21 Comments

  1. Charlie,

    He gave you the information. It’s a review. How are you going to come to any conclusions on a set of earphones via text unless the reviewer tells you what he thinks? Go back to bed and get up on the other side this time. BTW: I have these earphones and SteveJack’s review is spot on. They really do sound beautiful.

  2. I got a pair of the ER-6i’s a few months ago after first reading about them on this site. (Yeah, there are a bunch of things about MDN that aggravate me no end, but I learn stuff here. And sometimes what I learn turns out to be true!) I love these earphones: the music sounds great and the noise isolation makes a tremendous difference. For example, I don’t need to jack up the iPod’s volume to cover up the background noise on a train, so I can avoid the high levels that cause hearing problems. Takes me awhile to get ’em sealed in my ear canals — I use the flanged eartips — but once that happens I’m in heaven. Highly recommended, especially for folks who listen to their iPods in noisey environments.

  3. Yeah, except I’m fairly certain taht this review has been posted here a number of times before. I don’t think it’s even been updated.
    (with the possible exception of the cord winder)

  4. I have heard good things about the ER-6i earphones all around. Personally I am using some Sennheiser PXC250 external headphones that I am really really happy with. The sound canceling is AMAZING. They fold up nicely but are still a little bit big for carrying around. But at least for me the sound and the comfort is worth it, especially with the superb sound canceling on Airplanes.

    More info here: http://www.sennheiserusa.com/newsite/productdetail.asp?transid=004924

    If I ever have the cash to drop on some in ear earphones tho, the ER-6is seem to be the ones to pick.

  5. Oh I should mention though, the site I linked to just shows the headphone part and not the sound canceling unit which is about the size of a large cigar and clips on your belt.

  6. It is a little awkward but with in-ear headphones I found it a lot easier after I read this tip.

    Simply stretch your ear upwards slightly by pulling the top with finger and thumb then insert the earpiece and release your ear.

  7. I own the ER-6i too and agree with most of what is mentioned in the review. The sound is great but for the price of these headphones, it had to be. All in-ear headphones sound better than conventional headphones simply because they isolate the sound that you want to hear from all the environmental noise that you don’t. Going back to the Apple headphones is not enjoyable because all the environmental sound seems more distracting. Having said that, Apple’s headphones are easier to put on and take off than the ER-6i. Plus, they are not as bad as this review stated, certainly not “muddy.”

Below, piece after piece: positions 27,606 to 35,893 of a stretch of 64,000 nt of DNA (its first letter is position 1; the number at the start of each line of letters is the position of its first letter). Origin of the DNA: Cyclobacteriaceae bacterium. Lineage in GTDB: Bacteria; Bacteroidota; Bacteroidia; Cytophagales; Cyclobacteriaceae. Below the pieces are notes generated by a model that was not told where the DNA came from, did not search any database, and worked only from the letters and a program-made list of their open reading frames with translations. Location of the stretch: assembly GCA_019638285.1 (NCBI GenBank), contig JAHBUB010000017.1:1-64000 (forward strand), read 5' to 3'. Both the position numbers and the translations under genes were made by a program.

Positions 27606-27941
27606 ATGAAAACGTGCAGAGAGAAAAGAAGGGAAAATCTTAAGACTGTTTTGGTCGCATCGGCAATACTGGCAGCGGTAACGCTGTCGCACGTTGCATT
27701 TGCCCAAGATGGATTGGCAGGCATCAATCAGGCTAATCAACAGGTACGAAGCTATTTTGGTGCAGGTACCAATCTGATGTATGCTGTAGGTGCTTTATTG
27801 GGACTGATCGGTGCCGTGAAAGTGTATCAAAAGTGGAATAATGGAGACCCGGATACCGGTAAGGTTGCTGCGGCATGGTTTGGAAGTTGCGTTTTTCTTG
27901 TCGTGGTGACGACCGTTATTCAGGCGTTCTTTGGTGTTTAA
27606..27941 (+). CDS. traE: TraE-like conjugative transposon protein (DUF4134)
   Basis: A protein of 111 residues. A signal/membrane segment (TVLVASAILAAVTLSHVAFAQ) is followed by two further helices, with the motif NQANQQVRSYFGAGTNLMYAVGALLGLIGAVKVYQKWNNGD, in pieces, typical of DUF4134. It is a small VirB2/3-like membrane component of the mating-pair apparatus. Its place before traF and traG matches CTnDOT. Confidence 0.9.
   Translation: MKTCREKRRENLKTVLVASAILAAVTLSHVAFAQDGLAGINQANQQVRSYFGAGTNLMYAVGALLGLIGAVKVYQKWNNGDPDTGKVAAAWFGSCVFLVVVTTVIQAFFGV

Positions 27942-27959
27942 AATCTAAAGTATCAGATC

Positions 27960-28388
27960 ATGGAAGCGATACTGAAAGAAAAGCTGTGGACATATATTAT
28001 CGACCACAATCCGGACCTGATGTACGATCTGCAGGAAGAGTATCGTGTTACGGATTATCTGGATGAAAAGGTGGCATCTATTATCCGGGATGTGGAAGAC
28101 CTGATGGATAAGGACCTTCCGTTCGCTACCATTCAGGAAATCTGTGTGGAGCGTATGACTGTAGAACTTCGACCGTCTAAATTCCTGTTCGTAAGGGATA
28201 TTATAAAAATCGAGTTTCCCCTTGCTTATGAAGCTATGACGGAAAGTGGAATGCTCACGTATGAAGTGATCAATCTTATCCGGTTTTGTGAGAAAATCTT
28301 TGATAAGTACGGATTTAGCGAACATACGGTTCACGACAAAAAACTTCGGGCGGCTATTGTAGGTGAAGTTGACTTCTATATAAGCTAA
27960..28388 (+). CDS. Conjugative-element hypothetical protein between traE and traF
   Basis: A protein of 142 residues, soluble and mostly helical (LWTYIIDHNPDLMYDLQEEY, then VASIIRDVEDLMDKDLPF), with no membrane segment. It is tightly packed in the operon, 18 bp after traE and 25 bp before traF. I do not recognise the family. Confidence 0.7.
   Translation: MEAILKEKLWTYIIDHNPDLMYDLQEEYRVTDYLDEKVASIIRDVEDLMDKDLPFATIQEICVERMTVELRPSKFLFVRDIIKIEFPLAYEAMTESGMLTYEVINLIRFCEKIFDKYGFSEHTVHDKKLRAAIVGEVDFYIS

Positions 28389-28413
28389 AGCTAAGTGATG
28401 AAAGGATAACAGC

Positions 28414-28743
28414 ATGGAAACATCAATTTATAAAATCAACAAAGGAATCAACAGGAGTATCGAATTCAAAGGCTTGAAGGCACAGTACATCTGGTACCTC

The ER’6i’s cord is too thin and fragile so I hope that a revised product will use something thicker. The included shirt-clip is designed so that the cable goes in a small plastic hook; this bends it sharply so I do not use it. I also hate the way the cable comes out of the headphones. It comes out of the bottom so when I push the headphones in, the cord bends sharply against my ear. It is just bad design. Better to have the cable coming out of the very back of the headphones.

    The big minus about these headphones, and this is something that no review has mentioned yet, is that they are designed so that every couple of months new filters and tips have to be purchased for them. Replacement filters are necessary because ear-wax builds up into the headphones over time. This will certainly result in muddy sound from the ER-6i. As for the tips, the foam kind did not last one month for me. They became too soft and eventually disintegrated. I guess jogging daily in a hot and humid part of the world is too much for the foam substance. The three-flange plastic tips are more durable but less comfortable. It is also possible to push them too far into the ear canals and this can be painful. Anyway, all these replacement parts cost more than some other headphones and unfortunately they are only sold in packs of three. No bulk-purchases are possible so over time the ER-6i will cost a lot more than US $149.